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I have always been perplexed by the insistence that the word “American,” unmodified, should not be used to refer to citizens of the United States.

Certainly, the alternatives are decidedly less than euphonious: U.S. American, United Statesian, and North American (to refer to the commonalities between the U.S. and Canada, which is sure to irritate both Mexico and francophone parts of Canada) are all wildly awkward. But though I’m a sucker for well-named things, that’s only a tiny portion of my problem with it.

I’ve heard the complaint about “American” mostly from or in reference to folks from Latin America, and the argument is that the Americas are a big place and the U.S. doesn’t have a monopoly on the term. As a scholar of unmarked categories like whiteness and masculinity, I know the power that being the default holds, so I understand the impulse from that angle. Refusing the way Anglo folks get to be “American,” full stop, and everyone else is hyphenated makes a lot of sense, particularly in the age of automatic suspicion of any Latino in places like Arizona.

But I’m not sure that the people who contest the way “American” is currently deployed would actually benefit from access to this word.

I get the feeling that most of the world doesn’t have very positive associations with “American.” There’s the “Ugly American” tourist idea. And then, election cycle upon election cycle has appealed to “real America” as white, socially conservative, religious, and inclined to gut all government but super-size the military. And anyone who thinks otherwise is a traitor. “American,” that is, seems to refer to this type of image: Merica

Too fat to walk but still eating junk? Flag-waving and militaristic? Sounds about right. This is the stuff of the ‘Murica meme for a reason–it’s both distinctly “American” and ridiculous to anyone who doesn’t share this particular mindset.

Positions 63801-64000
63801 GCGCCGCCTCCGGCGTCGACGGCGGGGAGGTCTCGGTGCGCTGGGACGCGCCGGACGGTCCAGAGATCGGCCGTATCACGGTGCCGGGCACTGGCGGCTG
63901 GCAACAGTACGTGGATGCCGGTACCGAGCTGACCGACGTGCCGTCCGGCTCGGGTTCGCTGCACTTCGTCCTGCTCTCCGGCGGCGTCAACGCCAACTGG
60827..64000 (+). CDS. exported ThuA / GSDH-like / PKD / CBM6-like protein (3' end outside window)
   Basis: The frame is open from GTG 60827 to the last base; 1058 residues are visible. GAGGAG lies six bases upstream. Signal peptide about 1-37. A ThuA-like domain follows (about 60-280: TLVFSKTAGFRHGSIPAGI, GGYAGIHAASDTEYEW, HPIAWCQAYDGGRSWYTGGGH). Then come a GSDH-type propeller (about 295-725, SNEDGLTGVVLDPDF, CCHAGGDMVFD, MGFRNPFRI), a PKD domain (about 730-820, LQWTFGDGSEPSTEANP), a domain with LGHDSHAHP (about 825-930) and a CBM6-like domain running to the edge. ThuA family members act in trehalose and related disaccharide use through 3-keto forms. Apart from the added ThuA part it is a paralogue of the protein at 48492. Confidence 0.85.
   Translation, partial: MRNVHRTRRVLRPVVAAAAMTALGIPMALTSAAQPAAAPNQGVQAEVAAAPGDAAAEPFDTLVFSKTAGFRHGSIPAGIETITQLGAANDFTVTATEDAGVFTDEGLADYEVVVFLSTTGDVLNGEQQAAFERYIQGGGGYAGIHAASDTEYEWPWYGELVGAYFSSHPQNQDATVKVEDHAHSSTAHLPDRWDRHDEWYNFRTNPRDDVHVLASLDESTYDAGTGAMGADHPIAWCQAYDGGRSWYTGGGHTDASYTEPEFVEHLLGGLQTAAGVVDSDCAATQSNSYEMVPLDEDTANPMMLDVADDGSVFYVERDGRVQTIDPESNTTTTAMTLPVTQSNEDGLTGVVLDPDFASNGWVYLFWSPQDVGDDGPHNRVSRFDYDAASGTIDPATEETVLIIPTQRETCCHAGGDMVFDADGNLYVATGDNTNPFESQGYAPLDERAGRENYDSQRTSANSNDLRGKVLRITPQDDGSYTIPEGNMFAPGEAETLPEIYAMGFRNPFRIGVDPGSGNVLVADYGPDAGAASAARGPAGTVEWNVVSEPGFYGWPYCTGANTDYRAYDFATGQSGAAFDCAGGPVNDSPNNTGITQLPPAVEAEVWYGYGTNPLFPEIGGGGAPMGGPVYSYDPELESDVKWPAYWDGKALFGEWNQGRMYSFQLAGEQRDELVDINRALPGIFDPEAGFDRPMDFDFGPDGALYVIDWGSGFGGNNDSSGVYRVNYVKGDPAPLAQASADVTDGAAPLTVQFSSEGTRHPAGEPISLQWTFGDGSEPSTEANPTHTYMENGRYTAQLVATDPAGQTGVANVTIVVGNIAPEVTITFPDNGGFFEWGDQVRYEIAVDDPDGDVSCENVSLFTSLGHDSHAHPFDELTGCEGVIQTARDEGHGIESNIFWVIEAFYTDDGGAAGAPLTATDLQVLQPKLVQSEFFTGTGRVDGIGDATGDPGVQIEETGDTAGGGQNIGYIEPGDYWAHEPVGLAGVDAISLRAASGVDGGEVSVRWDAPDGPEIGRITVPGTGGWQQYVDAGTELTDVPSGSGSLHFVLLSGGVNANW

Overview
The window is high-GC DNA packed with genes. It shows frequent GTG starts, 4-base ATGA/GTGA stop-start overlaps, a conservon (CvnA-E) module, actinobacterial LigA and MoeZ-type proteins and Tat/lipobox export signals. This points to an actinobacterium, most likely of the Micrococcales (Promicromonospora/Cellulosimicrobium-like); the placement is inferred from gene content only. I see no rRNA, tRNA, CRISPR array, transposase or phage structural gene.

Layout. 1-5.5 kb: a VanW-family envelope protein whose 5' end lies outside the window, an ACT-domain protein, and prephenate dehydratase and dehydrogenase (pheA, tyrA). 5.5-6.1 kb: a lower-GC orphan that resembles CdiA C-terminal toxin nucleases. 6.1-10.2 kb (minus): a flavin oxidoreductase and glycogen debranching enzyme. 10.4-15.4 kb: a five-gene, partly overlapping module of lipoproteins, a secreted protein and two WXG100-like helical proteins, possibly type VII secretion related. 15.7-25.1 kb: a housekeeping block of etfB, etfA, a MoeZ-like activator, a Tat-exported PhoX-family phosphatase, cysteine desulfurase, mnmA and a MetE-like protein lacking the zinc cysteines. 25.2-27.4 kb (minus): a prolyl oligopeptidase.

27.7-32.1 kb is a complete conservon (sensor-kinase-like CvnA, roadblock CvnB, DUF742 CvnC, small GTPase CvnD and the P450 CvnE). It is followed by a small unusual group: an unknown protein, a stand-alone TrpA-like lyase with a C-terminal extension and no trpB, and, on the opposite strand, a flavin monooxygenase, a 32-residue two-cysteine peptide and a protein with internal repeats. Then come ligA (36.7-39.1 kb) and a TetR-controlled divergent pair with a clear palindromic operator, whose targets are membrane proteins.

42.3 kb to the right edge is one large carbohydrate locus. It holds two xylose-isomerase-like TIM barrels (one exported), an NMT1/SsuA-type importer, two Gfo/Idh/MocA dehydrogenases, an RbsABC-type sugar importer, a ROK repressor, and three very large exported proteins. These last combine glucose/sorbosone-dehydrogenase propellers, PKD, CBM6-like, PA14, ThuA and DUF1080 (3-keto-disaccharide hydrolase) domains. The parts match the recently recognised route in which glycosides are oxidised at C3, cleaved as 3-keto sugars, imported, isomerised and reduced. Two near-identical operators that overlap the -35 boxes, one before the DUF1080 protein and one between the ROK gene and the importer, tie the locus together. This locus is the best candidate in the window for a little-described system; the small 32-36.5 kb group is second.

I’d imagine the common attitude, if you did a global poll about the word “American,” is inflected by the logic driving this image. The stance is likely at best mild irritation—and obviously some folks have stoked that into outright hatred to further their own ends (certain terrorist groups and antagonistic nations come to mind).

This then begs the question: Why is anyone who is not hailed by the image of the true, patriotic “American” beating down the door to be associated with this word?

Indeed, the battle for “American” seems to possibly be the mirror image of the ethnocentric American assumption that everyone wants to be American. Seeing this tweet the other day solidified my intent to blog about this issue: american

Lots of people surely want access to the economic opportunities and legal protections available in the United States, to the point where they risk their lives to get them—even though ultimately opportunity is highly stratified and not nearly as available as it’s made out to be. In the State of the Union address on February 12, 2013, President Obama discussed how people he met in Burma hoped that U.S.-style justice and rule of law might be coming their way soon. The nation definitely has things to offer that some other places lack.

(I was late in watching the SOTU, but the enhanced version was pretty cool. Though I could have used a bit more Pop-Up Video style trivia to label the people in the audience who were apparently important enough to show on camera. Elizabeth Warren, Eric Holder, and Tammy Duckworth I got, but some help would have been nice.)

But “Americanness” as a cultural identity is not so widely championed. Indeed, the only people I know of who attach a positive valence to it other than not-yet-disillusioned immigrants are “Americans.”  That is, it’s popular with a particular subset of people who live in the U.S.—not coincidentally often those demanding cultural and linguistic assimilation of immigrants. Those who’d put flags on their socks but find it offensive to burn one, etc.

Valorizing the state of being “American,” that is, seems to go along with a particular version of patriotism and conservatism and flag-waving and red-state-ness. It’s certainly meaningful to those people, but I remain baffled as to why anyone who didn’t share those demographic and political characteristics wouldn’t just say “actually, we really don’t want that word, we’re going to find something that talks about us in a way we like.”

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